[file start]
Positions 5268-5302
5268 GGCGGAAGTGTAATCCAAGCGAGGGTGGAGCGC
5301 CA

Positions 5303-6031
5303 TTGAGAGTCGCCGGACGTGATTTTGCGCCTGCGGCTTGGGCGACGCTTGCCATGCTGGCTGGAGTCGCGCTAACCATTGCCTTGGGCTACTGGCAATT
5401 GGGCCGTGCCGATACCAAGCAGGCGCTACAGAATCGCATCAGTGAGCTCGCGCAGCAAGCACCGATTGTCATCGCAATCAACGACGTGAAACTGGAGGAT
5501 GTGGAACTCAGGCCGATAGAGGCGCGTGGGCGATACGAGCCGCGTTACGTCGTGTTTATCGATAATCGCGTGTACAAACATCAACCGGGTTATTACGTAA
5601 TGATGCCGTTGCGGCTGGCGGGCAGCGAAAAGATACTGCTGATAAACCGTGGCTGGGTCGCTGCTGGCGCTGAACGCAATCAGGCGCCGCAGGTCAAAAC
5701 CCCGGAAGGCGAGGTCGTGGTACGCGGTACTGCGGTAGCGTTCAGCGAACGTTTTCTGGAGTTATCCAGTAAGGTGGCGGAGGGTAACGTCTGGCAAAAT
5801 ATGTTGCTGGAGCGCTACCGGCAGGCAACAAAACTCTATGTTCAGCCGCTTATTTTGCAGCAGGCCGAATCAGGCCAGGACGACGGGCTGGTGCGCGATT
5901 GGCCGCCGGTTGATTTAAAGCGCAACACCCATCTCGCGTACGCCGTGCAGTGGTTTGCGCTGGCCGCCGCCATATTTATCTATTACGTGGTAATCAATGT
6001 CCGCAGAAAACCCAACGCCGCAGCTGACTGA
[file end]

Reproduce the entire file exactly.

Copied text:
Positions 5268-5302
5268 GGCGGAAGTGTAATCCAAGCGAGGGTGGAGCGC
5301 CA

Positions 5303-6031
5303 TTGAGAGTCGCCGGACGTGATTTTGCGCCTGCGGCTTGGGCGACGCTTGCCATGCTGGCTGGAGTCGCGCTAACCATTGCCTTGGGCTACTGGCAATT
5401 GGGCCGTGCCGATACCAAGCAGGCGCTACAGAATCGCATCAGTGAGCTCGCGCAGCAAGCACCGATTGTCATCGCAATCAACGACGTGAAACTGGAGGAT
5501 GTGGAACTCAGGCCGATAGAGGCGCGTGGGCGATACGAGCCGCGTTACGTCGTGTTTATCGATAATCGCGTGTACAAACATCAACCGGGTTATTACGTAA
5601 TGATGCCGTTGCGGCTGGCGGGCAGCGAAAAGATACTGCTGATAAACCGTGGCTGGGTCGCTGCTGGCGCTGAACGCAATCAGGCGCCGCAGGTCAAAAC
5701 CCCGGAAGGCGAGGTCGTGGTACGCGGTACTGCGGTAGCGTTCAGCGAACGTTTTCTGGAGTTATCCAGTAAGGTGGCGGAGGGTAACGTCTGGCAAAAT
5801 ATGTTGCTGGAGCGCTACCGGCAGGCAACAAAACTCTATGTTCAGCCGCTTATTTTGCAGCAGGCCGAATCAGGCCAGGACGACGGGCTGGTGCGCGATT
5901 GGCCGCCGGTTGATTTAAAGCGCAACACCCATCTCGCGTACGCCGTGCAGTGGTTTGCGCTGGCCGCCGCCATATTTATCTATTACGTGGTAATCAATGT
6001 CCGCAGAAAACCCAACGCCGCAGCTGACTGA